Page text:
Sensory systems in the brain evolved to provide a representation of the external world for use in behavior. Though it has traditionally been thought that these representations are static in adult vertebrates, it is becoming increasingly clear that neural representations in sensory areas can be modified by exposure to or training with behaviorally meaningful stimuli, and by changes in motivational and attentional states. The songbird auditory system provides an powerful model for studying this type of behaviorally modifiable sensory representation. A major feature of this system is the ability to modify representations at all levels of the ascending auditory pathway in response to behavioral demands placed on a bird. While these findings have been exposed at the relatively long timescale of song recognition learning, it is unknown if or how the auditory system modifies stimulus representations at shorter timescales, such as changes in behavioral state. In order to determine the relationship between neural response and behavioral state, we have developed methods to record from single units in the auditory forebrain of freely moving starlings as they perform auditory recognition tasks on segments of conspecific song. By comparing neural responses to these songs when a bird is engaged in the task to responses when the bird is not performing the task, we can see the effects of task-engagement on stimulus representation. I will present current findings, including changes in trial-to-trial firing rate variability and stimulus selectivity, and discuss how these types of changes might allow a sensory system to more reliably represent those features in the environment that are relevant to an organism.
check it out here
Tuesday, May 10, 2011
here is a rather depressing quote from Tom Insel (Director of NIMH)
'Currently, with the focus on reducing US discretionary spending, we expect Congressional appropriations for NIH in 2011 and 2012 to be flat or possibly reduced to below the 2010 budget. Because most of our funding is committed to the out-years (years following the first year of funding) of 4- and 5-year grants, any reduction is taken from the 20 to 25% of the budget that turns over each year. As a result, the National Institute of Mental Health (NIMH) expects to fund fewer than 500 new grants this year, the lowest number of new awards since 1999.'
check out the full article here
Monday, May 9, 2011
and Kavli Institute for Brain and Mind Sixth Annual Symposium on Innovative Research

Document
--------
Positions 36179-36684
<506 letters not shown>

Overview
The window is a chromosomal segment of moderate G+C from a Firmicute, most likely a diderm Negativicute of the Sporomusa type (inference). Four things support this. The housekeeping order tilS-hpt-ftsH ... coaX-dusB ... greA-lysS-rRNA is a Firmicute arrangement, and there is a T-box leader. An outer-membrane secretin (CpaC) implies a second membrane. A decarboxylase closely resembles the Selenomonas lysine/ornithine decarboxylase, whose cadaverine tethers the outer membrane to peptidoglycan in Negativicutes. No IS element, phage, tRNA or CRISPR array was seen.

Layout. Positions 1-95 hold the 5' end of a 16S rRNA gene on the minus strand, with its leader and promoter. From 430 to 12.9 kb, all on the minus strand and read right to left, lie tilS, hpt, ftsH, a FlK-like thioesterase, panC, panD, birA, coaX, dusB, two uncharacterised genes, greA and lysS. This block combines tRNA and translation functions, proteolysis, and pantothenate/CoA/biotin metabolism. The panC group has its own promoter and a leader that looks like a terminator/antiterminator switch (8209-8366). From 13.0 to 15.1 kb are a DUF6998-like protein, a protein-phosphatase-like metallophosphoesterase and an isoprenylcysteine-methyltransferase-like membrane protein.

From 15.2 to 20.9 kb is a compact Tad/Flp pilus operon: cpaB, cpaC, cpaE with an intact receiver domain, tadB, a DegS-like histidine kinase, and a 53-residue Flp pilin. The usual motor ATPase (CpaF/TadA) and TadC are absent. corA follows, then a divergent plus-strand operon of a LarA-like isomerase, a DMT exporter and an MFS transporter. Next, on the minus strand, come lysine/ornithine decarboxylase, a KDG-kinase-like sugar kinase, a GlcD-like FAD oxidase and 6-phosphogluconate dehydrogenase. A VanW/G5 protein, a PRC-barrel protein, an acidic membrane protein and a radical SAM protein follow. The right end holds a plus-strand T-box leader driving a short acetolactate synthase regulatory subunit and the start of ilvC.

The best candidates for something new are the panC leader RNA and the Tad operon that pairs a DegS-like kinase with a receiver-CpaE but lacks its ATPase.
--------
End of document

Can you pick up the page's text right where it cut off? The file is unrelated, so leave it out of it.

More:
Saturday, May 14, 2011
9:00 am - 4:00 pm
Continental Breakfast served at 8:30 am
University of California, San Diego
10100 John Jay Hopkins Drive
San Diego Supercomputer Center (Auditorium- Room B211)
San Diego, CA 92093-0523
Wednesday, May 4, 2011
The spatial periodicity of grid cells is not sustained during reduced theta oscillations
Koenig et al.
Abstract Grid cells in parahippocampal cortices fire at vertices of a periodic triangular grid that spans the entire recording environment. Such precise neural computations in space have been proposed to emerge from equally precise temporal oscillations within cells or within the local neural circuitry. We found that grid-like firing patterns in the entorhinal cortex vanished when theta oscillations were reduced after intraseptal lidocaine infusions in rats. Other spatially modulated cells in the same cortical region and place cells in the hippocampus retained their spatial firing patterns to a larger extent during these periods without well-organized oscillatory neuronal activity. Precisely timed neural activity within single cells or local networks is thus required for periodic spatial firing but not for single place fields.
Carlson et al.
Abstract Communication can contribute to the evolution of biodiversity by promoting speciation and reinforcing reproductive isolation between existing species. The evolution of species-specific signals depends on the ability of individuals to detect signal variation, which in turn relies on the capability of the brain to process signal information. Here, we show that evolutionary change in a region of the brain devoted to the analysis of communication signals in mormyrid electric fishes improved detection of subtle signal variation and resulted in enhanced rates of signal evolution and species diversification. These results show that neural innovations can drive the diversification of signals and promote speciation.
Monday, May 2, 2011
Merck Neurosciences Seminar Series
UCSD Neurosciences Graduate Program
Center for Neural Circuits and Behavior Large Conference Room (formerly CMG)
Michael Brainard, UCSF School of Medicine
"Mechanisms of vocal learning in the songbird"